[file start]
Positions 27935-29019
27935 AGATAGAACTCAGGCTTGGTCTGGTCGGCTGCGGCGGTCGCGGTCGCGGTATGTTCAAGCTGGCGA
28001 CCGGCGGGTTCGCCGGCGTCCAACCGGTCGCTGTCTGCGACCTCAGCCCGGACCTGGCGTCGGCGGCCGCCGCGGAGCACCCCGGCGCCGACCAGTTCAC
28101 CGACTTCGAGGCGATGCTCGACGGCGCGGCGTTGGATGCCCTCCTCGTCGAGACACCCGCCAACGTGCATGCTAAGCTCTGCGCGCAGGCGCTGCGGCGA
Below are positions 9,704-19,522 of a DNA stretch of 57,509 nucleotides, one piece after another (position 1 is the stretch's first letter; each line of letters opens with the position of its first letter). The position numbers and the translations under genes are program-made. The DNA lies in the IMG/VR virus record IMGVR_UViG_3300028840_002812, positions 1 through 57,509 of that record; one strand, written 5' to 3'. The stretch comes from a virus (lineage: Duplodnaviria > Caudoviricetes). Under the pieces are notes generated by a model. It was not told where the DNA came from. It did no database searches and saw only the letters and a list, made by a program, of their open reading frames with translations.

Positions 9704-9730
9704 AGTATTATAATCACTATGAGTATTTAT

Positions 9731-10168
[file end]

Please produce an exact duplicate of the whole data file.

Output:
Positions 27935-29019
27935 AGATAGAACTCAGGCTTGGTCTGGTCGGCTGCGGCGGTCGCGGTCGCGGTATGTTCAAGCTGGCGA
28001 CCGGCGGGTTCGCCGGCGTCCAACCGGTCGCTGTCTGCGACCTCAGCCCGGACCTGGCGTCGGCGGCCGCCGCGGAGCACCCCGGCGCCGACCAGTTCAC
28101 CGACTTCGAGGCGATGCTCGACGGCGCGGCGTTGGATGCCCTCCTCGTCGAGACACCCGCCAACGTGCATGCTAAGCTCTGCGCGCAGGCGCTGCGGCGA
Below are positions 9,704-19,522 of a DNA stretch of 57,509 nucleotides, one piece after another (position 1 is the stretch's first letter; each line of letters opens with the position of its first letter). The position numbers and the translations under genes are program-made. The DNA lies in the IMG/VR virus record IMGVR_UViG_3300028840_002812, positions 1 through 57,509 of that record; one strand, written 5' to 3'. The stretch comes from a virus (lineage: Duplodnaviria > Caudoviricetes). Under the pieces are notes generated by a model. It was not told where the DNA came from. It did no database searches and saw only the letters and a list, made by a program, of their open reading frames with translations.

Positions 9704-9730
9704 AGTATTATAATCACTATGAGTATTTAT

Positions 9731-10168